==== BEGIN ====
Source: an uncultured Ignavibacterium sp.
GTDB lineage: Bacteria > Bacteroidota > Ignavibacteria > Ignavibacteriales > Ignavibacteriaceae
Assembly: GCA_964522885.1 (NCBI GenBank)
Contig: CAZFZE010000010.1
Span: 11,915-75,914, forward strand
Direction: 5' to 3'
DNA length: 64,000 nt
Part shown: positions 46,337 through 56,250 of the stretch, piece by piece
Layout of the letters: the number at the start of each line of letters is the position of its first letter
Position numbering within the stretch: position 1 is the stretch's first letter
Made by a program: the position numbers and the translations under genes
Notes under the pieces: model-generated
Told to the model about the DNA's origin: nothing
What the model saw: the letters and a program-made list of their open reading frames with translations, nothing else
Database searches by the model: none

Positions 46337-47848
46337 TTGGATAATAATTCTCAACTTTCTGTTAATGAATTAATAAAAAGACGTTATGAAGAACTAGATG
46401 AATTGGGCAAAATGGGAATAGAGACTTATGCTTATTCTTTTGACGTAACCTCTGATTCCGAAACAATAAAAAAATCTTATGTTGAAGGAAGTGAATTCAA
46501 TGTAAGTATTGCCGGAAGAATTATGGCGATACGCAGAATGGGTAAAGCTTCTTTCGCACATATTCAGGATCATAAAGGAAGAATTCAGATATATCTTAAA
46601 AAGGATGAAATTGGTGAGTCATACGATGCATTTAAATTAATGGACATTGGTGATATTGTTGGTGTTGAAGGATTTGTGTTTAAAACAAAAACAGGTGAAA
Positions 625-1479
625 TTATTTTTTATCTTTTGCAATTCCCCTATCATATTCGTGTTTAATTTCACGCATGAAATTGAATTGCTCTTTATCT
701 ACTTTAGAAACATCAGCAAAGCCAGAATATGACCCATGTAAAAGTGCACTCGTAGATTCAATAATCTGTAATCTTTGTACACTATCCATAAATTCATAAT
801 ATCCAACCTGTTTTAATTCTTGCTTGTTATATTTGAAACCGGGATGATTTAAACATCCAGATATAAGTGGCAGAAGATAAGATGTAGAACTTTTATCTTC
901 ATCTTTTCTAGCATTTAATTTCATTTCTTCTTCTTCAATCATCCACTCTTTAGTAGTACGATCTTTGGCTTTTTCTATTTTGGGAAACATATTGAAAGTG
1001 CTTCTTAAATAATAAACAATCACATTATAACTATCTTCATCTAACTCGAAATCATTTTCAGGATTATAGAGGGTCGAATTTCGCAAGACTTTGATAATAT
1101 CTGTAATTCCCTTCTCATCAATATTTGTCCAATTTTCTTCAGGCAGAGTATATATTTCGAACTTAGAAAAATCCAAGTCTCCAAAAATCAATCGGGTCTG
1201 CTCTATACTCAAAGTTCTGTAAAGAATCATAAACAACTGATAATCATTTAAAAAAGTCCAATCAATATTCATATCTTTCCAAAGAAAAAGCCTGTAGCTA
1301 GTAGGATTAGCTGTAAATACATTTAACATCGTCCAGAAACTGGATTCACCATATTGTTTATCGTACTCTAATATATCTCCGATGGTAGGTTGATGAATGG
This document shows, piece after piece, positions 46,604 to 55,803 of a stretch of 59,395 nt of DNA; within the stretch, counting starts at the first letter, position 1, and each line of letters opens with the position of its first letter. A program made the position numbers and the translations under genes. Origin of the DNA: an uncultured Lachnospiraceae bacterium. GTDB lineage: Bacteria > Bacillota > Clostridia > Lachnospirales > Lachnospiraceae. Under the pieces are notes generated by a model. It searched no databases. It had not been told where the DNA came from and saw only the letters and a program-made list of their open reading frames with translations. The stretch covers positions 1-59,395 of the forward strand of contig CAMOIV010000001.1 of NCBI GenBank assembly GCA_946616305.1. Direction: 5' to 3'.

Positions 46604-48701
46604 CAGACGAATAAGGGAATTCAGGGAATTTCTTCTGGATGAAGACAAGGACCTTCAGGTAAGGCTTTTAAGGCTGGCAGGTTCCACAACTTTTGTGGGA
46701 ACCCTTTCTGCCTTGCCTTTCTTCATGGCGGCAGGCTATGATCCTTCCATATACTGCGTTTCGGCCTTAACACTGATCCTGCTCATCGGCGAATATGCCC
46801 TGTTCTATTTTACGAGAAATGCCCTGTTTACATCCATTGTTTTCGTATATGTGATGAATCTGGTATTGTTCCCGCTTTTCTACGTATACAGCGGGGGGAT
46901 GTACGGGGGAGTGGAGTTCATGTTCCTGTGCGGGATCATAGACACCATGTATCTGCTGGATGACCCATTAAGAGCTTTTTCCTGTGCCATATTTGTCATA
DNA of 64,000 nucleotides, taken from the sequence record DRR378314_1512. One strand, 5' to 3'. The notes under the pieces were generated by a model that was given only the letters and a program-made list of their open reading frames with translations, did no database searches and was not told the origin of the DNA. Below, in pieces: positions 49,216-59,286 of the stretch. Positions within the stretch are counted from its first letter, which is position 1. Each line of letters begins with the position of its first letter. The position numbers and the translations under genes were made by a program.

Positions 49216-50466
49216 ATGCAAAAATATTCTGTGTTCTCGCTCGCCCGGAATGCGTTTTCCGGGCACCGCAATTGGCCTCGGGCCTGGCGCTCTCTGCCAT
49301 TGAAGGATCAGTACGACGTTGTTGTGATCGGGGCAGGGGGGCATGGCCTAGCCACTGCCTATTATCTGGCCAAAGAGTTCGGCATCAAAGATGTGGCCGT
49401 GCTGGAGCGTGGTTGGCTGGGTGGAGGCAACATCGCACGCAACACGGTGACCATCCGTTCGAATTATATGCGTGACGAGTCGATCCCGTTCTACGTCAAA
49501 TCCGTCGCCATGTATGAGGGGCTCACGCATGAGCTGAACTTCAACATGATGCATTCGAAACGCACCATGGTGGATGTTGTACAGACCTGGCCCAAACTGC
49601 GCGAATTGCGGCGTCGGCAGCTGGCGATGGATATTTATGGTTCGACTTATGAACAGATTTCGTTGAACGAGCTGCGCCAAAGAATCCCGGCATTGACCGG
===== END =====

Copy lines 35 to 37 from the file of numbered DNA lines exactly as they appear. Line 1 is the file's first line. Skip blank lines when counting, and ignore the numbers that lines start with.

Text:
46901 GTACGGGGGAGTGGAGTTCATGTTCCTGTGCGGGATCATAGACACCATGTATCTGCTGGATGACCCATTAAGAGCTTTTTCCTGTGCCATATTTGTCATA
DNA of 64,000 nucleotides, taken from the sequence record DRR378314_1512. One strand, 5' to 3'. The notes under the pieces were generated by a model that was given only the letters and a program-made list of their open reading frames with translations, did no database searches and was not told the origin of the DNA. Below, in pieces: positions 49,216-59,286 of the stretch. Positions within the stretch are counted from its first letter, which is position 1. Each line of letters begins with the position of its first letter. The position numbers and the translations under genes were made by a program.

Positions 49216-50466